Writing as a process takes many forms. Some are familiar and comfortable, while others are still stiff and rigid. Defaulting to poetic forms means that I can avoid rules of correctness and conventions that seem so stifling. When the goal is expression, rules become the fog in the brain that STOPS production. Frozen – unable to move forward or backward. Time stolen away, minute by minute, until the fear of “incorrectness” or death by “red ink” recedes. Unrecoverable time. Time lost unnecessarily because there is no one process, no one way to research, no one way to put marks on the paper!

Today is the National Day on Writing. You can read more about it here including an interesting fact about how much email writing an average office worker does in a year or just check out writing trivia.

Why do you write?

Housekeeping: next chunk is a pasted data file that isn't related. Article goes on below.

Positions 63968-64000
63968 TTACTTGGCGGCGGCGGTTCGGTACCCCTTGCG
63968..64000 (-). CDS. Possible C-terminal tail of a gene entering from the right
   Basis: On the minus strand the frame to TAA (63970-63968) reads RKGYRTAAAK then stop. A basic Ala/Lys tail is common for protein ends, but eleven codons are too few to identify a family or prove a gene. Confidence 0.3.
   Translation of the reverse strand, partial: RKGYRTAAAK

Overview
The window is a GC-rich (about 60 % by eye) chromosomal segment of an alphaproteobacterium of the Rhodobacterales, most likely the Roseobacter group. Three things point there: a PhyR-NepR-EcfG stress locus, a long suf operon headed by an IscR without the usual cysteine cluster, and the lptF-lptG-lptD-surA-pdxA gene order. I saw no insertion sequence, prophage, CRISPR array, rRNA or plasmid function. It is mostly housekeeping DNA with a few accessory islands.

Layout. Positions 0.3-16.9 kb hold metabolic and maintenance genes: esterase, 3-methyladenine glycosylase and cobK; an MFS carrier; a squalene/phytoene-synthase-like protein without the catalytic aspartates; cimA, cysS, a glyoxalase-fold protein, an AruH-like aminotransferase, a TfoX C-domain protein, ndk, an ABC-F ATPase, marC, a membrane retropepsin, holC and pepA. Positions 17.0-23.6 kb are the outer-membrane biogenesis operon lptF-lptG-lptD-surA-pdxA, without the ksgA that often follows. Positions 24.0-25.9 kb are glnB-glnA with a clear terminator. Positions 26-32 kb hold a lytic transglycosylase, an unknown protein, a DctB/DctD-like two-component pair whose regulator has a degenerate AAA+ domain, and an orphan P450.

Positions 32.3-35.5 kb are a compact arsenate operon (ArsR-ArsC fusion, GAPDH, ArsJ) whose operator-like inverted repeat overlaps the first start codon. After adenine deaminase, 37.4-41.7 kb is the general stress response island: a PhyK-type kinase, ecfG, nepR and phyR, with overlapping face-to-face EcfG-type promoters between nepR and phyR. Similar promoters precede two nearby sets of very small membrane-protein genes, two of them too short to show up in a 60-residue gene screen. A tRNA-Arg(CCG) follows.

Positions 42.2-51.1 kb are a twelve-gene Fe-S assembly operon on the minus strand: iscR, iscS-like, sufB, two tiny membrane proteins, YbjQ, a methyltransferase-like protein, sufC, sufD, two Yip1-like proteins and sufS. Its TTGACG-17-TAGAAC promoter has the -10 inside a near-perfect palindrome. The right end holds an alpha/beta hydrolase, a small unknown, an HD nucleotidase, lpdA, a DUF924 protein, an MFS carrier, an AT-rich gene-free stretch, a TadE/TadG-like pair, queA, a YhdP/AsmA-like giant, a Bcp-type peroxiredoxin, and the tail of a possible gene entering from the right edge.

Why does writing matter?

#SOL19: Empowering Teachers


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I ripped open the envelope. So much hinged on the contents.  Where I would live.  Where I would work. My life.

Two pages: one page for my elementary ed placement and a second page for my special ed placement.

YES!

Both placements were in the location requested. Fourth grade in one building and then half day in the same building and half day in a second building for special ed.

16 weeks of student teaching would fill the spring semester of my senior year in college.  16 weeks around holidays and weekends would run from January through May.  16 weeks out of the dorm and in my own apartment. Apprehensive . . . perhaps a bit.  Excited . . . YES! Returning to my junior college town in a different role.  Trying on the role of a teacher.  YIKES!  Student Teaching!